HW28_r9_webScott Mahaffey represents a diminishing demographic; he’s a third-generation farmer in southwestern Colorado’s Montezuma County. Much has changed in agriculture since his father Joe farmed the family land, and then again, much has stayed the same.

Back in Joe’s day, it was common for grown children to take over the family farm and land was affordable. Joe and his two brothers assumed ownership of a 320-acre farm from their father, later expanding to 2,200 acres. They were dryland farmers, producing beans, wheat and hay on unirrigated land.

That changed 25 years ago when the Dolores Project, an irrigation initiative including the creation of a reservoir, canal system and pumps, gave the Mahaffey farm access to water. Joe and his brothers divvied up the family land—Joe negotiated a 1,000-acre parcel—and on July 13, 1987, they turned on the spigots. Joe’s yields went from two tons of alfalfa per acre to five tons, 300 pounds of beans per acre to 2,000 pounds.

Today, Scott farms his father’s 1,000-acre parcel, still producing alfalfa, beans and wheat, citing the alfalfa, sold mostly as dairy hay, as the most profitable crop. With irrigation plus conservation farming methods, Scott can more consistently rely on greater yields.

“I rotate my crops according to what that ground needs to stay healthy and produce what it can,” Mahaffey says. “If beans have a high price one year, I can’t just plant a bunch of beans because of the high price. I have to put in the ground what it needs to stay fertile for years and years to come.”

Montezuma County is known for its dryland bean production—a commodity the county has historically, and currently, produced in the top 1 percent nationally. At present, the region’s most profitable export crop is dairy hay, or alfalfa, which is typically exported to farms in Texas. Beef cattle, lambs and hay are also staples of regional farms and ranches.

The Mahaffeys and other like-minded growers may have adopted conservation methods, but according to Judy Garrigues, district manager for the Dolores Conservation District, most commodity crop farmers still use traditional farming methods that are hard on the land. Farmers often rely on
chemical-based fertilizers, instead of crop rotation or cover, to increase the land’s yield, which doesn’t promote the bacterial activity necessary for healthy soil in which plants can truly thrive, says Garrigues. And dated practices, such as fallowing a field without protective crop cover, make the soil susceptible to erosion when high winds rise.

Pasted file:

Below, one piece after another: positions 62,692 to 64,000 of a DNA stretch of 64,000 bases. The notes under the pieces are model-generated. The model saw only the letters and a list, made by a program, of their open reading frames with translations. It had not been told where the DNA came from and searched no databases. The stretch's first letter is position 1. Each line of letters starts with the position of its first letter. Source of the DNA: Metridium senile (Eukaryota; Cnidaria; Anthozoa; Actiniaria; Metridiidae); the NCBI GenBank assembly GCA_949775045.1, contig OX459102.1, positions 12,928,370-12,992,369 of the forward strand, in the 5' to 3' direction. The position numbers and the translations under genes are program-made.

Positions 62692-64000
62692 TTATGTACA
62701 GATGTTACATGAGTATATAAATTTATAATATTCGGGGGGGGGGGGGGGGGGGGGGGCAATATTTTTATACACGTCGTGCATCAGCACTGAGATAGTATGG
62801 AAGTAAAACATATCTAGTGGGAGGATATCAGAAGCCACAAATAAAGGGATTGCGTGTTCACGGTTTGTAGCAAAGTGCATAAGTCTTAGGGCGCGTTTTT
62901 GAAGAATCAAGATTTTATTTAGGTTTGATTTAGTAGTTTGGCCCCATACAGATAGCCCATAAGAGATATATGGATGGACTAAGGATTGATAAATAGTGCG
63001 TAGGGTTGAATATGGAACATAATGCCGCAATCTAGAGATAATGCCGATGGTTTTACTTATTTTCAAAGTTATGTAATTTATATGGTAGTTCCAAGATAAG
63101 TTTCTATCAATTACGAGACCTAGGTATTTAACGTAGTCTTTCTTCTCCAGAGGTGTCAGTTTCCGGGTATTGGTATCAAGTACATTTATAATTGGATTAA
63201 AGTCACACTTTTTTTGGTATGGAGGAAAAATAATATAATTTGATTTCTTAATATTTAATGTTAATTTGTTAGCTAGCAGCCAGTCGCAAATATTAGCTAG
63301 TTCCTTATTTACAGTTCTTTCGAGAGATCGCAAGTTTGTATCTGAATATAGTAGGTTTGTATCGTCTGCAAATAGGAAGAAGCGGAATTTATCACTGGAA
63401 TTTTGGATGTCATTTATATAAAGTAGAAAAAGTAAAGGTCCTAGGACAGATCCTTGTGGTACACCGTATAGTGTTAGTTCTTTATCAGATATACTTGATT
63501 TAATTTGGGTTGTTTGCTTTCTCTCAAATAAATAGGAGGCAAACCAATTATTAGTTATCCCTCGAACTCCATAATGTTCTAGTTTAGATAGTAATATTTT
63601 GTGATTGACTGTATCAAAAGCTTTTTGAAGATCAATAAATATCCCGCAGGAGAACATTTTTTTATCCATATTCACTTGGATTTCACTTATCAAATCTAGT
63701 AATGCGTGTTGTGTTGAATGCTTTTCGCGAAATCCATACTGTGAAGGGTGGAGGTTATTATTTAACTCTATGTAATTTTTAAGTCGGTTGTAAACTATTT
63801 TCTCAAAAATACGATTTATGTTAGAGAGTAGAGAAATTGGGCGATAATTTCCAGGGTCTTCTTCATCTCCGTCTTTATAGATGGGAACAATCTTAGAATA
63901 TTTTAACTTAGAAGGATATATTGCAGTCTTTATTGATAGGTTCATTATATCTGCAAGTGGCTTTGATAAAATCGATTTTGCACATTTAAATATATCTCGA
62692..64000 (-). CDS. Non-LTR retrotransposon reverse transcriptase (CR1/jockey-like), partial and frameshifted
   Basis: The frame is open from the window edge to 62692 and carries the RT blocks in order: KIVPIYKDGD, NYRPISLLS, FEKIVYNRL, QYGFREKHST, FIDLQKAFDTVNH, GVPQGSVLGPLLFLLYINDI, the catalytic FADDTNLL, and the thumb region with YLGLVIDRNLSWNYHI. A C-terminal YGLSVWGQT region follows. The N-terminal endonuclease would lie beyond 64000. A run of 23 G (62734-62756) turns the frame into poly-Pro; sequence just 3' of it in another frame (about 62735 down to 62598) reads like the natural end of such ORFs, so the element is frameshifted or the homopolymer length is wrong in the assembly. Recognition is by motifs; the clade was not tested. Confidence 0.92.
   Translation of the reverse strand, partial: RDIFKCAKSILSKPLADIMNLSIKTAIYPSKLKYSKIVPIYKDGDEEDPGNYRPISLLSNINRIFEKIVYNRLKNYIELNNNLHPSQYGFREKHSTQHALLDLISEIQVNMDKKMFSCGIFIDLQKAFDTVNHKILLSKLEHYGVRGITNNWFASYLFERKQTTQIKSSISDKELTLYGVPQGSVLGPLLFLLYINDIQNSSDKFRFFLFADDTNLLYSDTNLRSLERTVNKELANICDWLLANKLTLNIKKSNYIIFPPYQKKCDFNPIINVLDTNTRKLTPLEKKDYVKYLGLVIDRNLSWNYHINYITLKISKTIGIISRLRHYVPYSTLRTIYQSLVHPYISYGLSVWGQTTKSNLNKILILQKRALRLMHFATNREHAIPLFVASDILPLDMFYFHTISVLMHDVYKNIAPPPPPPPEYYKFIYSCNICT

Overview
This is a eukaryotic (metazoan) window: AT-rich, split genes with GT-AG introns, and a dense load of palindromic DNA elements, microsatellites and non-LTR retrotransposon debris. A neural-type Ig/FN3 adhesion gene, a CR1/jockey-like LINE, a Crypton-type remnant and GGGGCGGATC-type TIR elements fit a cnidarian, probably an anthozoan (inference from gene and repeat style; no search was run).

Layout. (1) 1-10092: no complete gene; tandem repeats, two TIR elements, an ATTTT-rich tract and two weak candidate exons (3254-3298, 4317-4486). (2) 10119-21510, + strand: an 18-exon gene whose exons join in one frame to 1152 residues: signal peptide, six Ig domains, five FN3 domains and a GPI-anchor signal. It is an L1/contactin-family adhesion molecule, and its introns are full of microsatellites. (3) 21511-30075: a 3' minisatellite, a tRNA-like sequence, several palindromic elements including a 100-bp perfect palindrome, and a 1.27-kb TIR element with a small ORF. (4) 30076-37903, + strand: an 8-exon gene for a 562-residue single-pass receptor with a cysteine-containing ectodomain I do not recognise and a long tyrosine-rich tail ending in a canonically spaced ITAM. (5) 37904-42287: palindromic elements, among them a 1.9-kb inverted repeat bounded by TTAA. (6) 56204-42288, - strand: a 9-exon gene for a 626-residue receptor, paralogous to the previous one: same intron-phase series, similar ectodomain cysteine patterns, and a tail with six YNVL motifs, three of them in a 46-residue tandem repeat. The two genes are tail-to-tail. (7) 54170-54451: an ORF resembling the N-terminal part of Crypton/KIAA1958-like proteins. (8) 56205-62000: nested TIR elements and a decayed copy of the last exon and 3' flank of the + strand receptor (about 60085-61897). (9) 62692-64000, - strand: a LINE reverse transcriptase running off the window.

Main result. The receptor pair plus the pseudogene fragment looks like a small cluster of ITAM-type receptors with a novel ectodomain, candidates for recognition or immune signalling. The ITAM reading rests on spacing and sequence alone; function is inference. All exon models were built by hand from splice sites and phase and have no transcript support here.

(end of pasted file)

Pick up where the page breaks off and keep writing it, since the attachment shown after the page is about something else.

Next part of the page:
In addition to questions of ecological sustainability, regional leaders are concerned that many family farms, under pressure from development on land and water resources, will simply be lost, or sold off, as the older generation retires.

In November 2011, 60 food producers, buyers, conservation groups and community members gathered for the Southwest Food and Farmland Forum to identify challenges, opportunities and solutions for securing regional agriculture. They determined protection of irrigated agricultural lands, education and support for new farmers, establishment of local food markets, and circumvention of distribution obstacles to be the most pressing goals.

Despite the challenges, an inexplicable optimism permeates southwestern Colorado’s agriculture community. These folks fervently believe in the area’s deep-rooted agricultural history and feel confident in their communities’ interest in local food. They recognize their role as a new generation
that must be creative and business-savvy to not only address land and water availability and sustainability, but market and diversify their products; bear the burden of increased production, labor and distribution costs; and contribute to fostering a reliable, local market.

Read more: Cultivating Optimism

CFWE Compacts Resources

Guide to Interstate Compacts explore how our water-sharing compact agreements were first created, how they succeed and fail, and how they have fostered enduring relationships among bordering states.Read or purchase the Citizen's Guide to Colorado's Interstate Compacts.

2ndeditioncoversmallCompact Articles Over time CFWE has published a variety of articles on different compacts. Browse the selected articles below to learn more about: